Obamacare: Is a $2,000 deductible 'affordable?' - CNNMoney - Tami Luhby - June 13, 2013 -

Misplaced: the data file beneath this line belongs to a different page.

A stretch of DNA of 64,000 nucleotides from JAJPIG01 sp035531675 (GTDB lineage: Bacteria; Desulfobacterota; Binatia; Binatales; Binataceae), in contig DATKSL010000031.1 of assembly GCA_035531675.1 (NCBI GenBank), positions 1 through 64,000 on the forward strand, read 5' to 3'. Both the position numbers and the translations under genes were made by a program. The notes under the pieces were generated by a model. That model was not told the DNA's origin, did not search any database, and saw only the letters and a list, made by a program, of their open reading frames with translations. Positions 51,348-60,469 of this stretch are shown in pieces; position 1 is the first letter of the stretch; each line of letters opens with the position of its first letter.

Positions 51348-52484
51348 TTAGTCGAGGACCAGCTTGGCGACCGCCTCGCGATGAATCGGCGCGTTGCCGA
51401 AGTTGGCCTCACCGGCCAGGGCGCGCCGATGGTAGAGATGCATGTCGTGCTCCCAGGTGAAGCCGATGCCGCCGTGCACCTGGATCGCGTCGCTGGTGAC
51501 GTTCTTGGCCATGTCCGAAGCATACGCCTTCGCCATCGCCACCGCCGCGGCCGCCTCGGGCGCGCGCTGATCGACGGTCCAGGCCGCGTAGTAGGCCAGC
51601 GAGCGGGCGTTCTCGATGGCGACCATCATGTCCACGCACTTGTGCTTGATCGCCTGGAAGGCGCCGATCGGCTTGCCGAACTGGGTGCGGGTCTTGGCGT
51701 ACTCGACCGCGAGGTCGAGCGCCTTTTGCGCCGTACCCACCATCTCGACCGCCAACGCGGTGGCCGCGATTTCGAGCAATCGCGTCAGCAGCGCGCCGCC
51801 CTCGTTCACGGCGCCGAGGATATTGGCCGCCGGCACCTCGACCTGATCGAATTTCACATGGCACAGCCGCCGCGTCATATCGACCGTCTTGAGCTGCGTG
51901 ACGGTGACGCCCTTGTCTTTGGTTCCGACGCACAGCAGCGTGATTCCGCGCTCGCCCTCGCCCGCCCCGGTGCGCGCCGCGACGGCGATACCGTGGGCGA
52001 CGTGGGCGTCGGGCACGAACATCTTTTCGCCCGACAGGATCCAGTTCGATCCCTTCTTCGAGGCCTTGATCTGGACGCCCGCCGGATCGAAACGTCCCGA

Until now, much of the debate swirling around Obamacare has focused on the cost of premiums in the state-based health insurance exchanges. But what will enrollees actually get for that monthly charge? States are starting to roll out details about the exchanges, providing a look at just how affordable coverage under the Affordable Care Act will be. Some potential participants may be surprised at the figures: $2,000 deductibles, $45 primary care visit co-pays, and $250 emergency room tabs. Those are just some of the charges enrollees will incur in a silver-level plan in California, which recently unveiled an overview of the benefits and charges associated with its exchange. That's on top of the $321 average monthly premium. For some, this will be great news since it will allow them to see the doctor without breaking the bank. But others may not want to shell out a few thousand bucks in addition to a monthly premium. "The hardest question is will it be a good deal and will consumers be able to afford it," said Marian Mulkey, director of the health reform initiative at the California Healthcare Foundation. "The jury is still out. It depends on their circumstances." A quick refresher on Obamacare: People who don't have affordable health insurance through their employers will be able to sign up for coverage through state-based exchanges. Enrollment is set to begin in October, with coverage taking effect in January. You must have some form of coverage next year, or you will face annual penalties of $95 or 1% of family income (whichever is greater) initially and more in subsequent years. Each state will offer four levels of coverage: platinum, gold, silver and bronze. Platinum plans come with the highest premiums, but lowest out-of-pocket expenses, while bronze plans carry lower monthly charges but require more cost-sharing. Gold and silver fall in the middle. The federal government will offer premium subsidies to those with incomes of up to four times the federal poverty level. This year, that's $45,960 for an individual or $94,200 for a family of four. There will be additional help to cover out-of-pocket expenses for those earning less than 250% of the poverty line: $28,725 for a single person and $58,875 for a family of four. The subsidies are tied to the cost of the state's silver level plans.